Thus did “Samurai Sam,” as he was known when he bested the student radicals, suddenly become “Senator Sam.” Those were heady days for the diminutive former educator as he became a national celebrity almost overnight.
But then came stories of some eccentric behavior, notably his habit of dozing in public, including a well-publicized nap at a White House legislative conference. This was not news to Hayakawa’s old colleagues in San Francisco. There were numerous newspaper accounts from his San Francisco days of his tendency to nod off at dull faculty meetings.
Hayakawa’s tendency to doze was attributed to narcolepsy, a medical condition triggering a frequent and uncontrollable desire for sleep.
But his napping trait was new to the general public, and the consequences were not good. His once towering standing in California opinion polls began plummeting, and old allies began deserting him.
Early in 1982, several months after mounting a bid for reelection, Hayakawa pulled out of the race when polls indicated that he could not be renominated and his efforts to raise campaign funds brought in little money.
It was clearly a bitter denouement for the man who had come to Washington five years earlier eager to translate his conservative beliefs into law. A former Democrat who had cast his first presidential vote for Adlai Stevenson in 1956 after becoming a naturalized citizen, Hayakawa had been warmly embraced by Republican conservatives when he switched parties in 1973.
“I had a feeling of being deserted by the Democrats,” he said of his party switch, “particularly when I was speaking for what I thought was a very liberal principle, namely academic freedom.”
Although Hayakawa called himself a “Republican unpredictable,” he adhered to many conservative tenets.
He delighted conservative audiences in his 1976 campaign with his remark that the United States should never surrender the Panama Canal because “we stole it fair and square.”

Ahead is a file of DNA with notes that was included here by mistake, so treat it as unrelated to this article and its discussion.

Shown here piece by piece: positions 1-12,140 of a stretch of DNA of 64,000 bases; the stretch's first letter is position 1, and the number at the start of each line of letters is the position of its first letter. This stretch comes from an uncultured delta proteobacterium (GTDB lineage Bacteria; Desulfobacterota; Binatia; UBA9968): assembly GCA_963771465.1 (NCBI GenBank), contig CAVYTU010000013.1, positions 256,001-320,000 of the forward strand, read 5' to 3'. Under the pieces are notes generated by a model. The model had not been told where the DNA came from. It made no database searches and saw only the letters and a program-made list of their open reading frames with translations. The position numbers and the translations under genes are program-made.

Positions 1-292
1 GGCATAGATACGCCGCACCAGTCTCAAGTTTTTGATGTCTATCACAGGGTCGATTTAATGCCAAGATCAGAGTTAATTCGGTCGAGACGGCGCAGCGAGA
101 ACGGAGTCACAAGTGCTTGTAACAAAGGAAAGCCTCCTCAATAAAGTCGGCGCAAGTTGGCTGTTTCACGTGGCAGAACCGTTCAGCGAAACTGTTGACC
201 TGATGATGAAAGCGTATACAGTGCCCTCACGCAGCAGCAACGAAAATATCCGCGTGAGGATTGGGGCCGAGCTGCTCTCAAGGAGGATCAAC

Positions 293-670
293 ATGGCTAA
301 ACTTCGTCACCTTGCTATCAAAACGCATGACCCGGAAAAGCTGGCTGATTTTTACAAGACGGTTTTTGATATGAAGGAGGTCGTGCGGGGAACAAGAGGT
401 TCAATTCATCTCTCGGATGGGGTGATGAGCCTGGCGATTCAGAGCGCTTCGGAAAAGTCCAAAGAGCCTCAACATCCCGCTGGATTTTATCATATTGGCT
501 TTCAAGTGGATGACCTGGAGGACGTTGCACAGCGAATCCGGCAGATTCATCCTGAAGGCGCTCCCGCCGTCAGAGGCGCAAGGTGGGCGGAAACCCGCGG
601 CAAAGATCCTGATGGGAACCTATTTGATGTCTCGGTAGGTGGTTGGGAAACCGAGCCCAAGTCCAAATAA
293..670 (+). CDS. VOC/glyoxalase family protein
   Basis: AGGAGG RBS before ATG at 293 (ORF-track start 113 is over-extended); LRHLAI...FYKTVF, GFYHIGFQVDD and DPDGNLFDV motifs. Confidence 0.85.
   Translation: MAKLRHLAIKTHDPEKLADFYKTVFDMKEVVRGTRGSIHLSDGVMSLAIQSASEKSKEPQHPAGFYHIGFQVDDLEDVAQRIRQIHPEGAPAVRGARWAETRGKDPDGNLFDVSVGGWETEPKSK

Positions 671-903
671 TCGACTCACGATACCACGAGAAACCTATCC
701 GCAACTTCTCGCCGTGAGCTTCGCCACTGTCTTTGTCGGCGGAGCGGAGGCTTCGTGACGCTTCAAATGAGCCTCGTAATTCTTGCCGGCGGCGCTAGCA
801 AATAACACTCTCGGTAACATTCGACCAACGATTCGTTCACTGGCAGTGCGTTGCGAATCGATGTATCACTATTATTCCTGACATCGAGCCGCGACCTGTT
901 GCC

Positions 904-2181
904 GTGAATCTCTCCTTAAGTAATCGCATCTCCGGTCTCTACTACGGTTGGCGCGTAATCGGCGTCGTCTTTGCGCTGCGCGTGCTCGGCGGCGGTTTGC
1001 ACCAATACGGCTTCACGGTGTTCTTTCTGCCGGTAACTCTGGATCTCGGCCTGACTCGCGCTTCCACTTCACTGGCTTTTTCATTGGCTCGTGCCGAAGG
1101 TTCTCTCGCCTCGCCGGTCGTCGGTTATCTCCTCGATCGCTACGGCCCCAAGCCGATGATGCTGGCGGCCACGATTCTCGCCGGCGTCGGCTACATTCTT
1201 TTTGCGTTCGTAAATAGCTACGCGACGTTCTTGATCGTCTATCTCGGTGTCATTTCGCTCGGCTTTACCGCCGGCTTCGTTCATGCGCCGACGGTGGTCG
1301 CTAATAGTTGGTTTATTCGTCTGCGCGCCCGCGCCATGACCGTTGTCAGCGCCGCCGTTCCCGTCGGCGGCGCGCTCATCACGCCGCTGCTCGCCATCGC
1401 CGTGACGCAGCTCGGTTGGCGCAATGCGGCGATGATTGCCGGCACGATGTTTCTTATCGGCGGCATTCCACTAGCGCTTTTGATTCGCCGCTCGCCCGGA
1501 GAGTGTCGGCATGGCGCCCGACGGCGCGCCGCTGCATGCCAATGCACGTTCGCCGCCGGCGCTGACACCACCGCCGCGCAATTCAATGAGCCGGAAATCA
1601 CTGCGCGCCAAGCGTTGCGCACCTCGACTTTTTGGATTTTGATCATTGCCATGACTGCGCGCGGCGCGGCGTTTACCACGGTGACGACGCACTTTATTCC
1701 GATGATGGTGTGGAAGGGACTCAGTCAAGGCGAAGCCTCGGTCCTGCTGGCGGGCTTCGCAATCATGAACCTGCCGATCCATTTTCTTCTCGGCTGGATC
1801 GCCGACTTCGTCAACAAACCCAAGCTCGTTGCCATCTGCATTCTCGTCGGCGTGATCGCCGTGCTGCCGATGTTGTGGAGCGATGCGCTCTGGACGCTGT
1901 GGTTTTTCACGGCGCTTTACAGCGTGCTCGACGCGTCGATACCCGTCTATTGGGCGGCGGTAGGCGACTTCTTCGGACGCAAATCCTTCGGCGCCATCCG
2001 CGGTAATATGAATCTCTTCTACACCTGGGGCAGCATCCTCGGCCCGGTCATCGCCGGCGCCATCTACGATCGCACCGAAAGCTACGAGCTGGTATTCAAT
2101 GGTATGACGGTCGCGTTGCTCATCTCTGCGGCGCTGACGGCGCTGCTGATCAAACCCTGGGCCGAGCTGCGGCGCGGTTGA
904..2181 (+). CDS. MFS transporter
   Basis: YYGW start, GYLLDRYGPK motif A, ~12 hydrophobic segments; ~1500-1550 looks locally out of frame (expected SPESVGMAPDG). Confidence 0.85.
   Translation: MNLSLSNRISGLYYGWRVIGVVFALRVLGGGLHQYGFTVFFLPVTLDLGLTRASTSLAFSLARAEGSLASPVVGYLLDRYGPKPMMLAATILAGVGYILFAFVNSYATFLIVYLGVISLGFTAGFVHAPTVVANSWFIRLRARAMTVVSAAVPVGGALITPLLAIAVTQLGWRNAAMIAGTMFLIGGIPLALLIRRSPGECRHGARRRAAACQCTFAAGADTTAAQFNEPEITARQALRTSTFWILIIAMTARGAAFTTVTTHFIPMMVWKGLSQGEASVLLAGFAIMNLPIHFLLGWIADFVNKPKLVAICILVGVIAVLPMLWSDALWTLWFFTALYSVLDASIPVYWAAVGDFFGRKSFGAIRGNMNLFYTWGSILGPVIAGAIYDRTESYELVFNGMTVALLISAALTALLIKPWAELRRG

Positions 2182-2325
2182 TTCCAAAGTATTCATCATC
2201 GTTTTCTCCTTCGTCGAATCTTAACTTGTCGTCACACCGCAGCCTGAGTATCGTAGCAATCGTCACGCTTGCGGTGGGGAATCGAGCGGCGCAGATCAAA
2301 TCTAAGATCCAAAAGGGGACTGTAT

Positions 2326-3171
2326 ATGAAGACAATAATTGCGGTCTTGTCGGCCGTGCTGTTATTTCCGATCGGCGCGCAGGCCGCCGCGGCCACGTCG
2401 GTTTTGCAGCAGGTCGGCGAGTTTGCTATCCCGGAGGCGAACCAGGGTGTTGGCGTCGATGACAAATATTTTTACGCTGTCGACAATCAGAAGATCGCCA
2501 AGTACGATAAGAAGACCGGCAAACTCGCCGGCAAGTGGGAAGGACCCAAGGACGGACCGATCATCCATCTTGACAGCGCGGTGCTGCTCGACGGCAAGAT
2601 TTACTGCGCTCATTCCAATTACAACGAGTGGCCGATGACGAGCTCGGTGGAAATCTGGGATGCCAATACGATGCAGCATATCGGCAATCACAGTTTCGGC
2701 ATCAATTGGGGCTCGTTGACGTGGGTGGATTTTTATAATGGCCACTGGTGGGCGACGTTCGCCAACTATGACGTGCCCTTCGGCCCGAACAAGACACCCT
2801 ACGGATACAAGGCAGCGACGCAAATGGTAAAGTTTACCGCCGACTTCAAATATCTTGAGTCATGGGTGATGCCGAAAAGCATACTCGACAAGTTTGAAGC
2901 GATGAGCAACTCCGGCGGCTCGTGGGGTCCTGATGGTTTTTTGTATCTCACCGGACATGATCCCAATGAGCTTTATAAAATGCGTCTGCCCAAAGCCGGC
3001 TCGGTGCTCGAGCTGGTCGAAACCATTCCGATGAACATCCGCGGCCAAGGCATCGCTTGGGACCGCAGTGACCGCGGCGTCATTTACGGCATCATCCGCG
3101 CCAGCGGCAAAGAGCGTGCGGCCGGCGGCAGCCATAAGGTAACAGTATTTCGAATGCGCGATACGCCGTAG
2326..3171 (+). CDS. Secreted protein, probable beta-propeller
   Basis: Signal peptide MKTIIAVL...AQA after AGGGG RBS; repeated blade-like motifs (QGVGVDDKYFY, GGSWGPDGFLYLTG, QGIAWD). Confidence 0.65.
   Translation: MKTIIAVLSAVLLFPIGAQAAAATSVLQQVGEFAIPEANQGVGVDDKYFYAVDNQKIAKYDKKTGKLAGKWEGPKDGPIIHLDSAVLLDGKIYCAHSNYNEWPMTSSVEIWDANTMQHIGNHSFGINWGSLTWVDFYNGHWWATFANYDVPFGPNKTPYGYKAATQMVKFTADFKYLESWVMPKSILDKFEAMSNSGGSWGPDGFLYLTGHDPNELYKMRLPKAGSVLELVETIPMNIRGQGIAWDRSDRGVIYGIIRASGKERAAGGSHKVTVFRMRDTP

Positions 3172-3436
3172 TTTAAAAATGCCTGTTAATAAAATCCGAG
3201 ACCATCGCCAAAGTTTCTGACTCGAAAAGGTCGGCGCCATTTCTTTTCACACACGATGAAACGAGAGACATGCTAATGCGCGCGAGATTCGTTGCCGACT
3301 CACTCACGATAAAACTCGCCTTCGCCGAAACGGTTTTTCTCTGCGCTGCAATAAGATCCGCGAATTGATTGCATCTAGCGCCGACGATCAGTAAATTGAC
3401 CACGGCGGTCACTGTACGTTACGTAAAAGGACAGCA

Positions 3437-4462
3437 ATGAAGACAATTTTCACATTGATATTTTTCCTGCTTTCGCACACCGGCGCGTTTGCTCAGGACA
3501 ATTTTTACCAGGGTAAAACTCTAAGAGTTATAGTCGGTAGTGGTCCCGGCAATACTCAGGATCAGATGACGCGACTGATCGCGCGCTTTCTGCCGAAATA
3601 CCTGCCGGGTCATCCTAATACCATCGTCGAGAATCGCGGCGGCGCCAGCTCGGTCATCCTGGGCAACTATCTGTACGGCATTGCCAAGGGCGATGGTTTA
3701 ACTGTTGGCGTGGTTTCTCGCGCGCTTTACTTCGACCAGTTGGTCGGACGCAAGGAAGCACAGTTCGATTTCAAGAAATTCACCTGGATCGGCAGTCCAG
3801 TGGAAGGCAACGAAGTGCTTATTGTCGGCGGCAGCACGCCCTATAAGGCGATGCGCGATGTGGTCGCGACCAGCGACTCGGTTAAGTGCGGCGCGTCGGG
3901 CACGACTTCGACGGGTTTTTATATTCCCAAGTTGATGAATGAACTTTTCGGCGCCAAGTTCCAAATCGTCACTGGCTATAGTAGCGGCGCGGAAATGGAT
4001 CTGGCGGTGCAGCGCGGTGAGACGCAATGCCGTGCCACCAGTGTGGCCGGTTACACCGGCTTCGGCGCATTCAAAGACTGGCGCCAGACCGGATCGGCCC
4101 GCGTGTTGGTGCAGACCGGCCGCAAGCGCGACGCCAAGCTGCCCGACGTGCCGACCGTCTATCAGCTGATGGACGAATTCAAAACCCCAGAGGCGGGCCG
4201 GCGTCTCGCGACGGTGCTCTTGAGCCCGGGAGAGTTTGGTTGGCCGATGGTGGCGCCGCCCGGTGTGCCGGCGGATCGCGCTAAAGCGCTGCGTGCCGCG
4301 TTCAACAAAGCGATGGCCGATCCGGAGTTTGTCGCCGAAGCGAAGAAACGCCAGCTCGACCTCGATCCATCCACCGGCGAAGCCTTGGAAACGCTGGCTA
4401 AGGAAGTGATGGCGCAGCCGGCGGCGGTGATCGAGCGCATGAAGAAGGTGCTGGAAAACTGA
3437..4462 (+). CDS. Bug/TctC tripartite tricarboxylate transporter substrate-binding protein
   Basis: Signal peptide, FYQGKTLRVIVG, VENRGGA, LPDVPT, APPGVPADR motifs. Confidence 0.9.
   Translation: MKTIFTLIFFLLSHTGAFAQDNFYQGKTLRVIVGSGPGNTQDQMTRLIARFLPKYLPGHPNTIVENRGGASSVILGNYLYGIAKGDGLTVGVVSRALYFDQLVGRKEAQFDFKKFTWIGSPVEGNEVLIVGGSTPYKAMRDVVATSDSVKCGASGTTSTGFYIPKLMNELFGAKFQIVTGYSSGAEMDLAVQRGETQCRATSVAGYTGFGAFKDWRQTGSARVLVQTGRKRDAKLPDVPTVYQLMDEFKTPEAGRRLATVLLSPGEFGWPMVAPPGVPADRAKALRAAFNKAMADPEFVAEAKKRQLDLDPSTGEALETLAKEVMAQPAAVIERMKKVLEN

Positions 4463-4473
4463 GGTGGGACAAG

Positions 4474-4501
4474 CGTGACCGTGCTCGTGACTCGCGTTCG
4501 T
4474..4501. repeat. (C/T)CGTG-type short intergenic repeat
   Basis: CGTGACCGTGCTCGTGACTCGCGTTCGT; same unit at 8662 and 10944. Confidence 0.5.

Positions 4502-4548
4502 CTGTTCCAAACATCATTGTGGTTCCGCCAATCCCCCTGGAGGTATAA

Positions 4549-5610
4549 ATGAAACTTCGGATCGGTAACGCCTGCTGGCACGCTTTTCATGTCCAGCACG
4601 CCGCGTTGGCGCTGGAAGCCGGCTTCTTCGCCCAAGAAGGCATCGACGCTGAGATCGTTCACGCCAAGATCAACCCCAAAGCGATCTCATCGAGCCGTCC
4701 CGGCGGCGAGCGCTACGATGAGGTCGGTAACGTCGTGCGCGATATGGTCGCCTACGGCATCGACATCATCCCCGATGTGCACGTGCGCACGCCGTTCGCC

Yet in 1978 Hayakawa helped win Senate approval of the two Panama Canal treaties that provided for turnover of the waterway to the Panamanians.
He explained that his campaign talk about the canal was in jest and that he had always said arrangements for control of it would have to be renegotiated.
The explanation fell flat among those who wanted the United States to keep control of the canal. After his first canal vote, Hayakawa was jeered when he appeared before the Westlake Republican Council to discuss the treaties.
Hayakawa also angered fellow Japanese-Americans by defending their internment during World War II by President Franklin D. Roosevelt. He said the relocation of 120,000 of them from the West Coast to inland camps was “perhaps the best thing that could have happened” because it integrated them afterward into the mainstream of U.S. society.
Hayakawa later criticized demands by the internees that $400 million in reparations be paid to them.
Hayakawa, who escaped internment because he was a citizen of Canada during World War II and was teaching in the Midwest, said of the reparation demands: “I am proud to be a Japanese-American, but when a small but vocal group demand a cash indemnity of $25,000 (apiece) for those who went to relocation camps, my flesh crawls with shame and embarrassment.”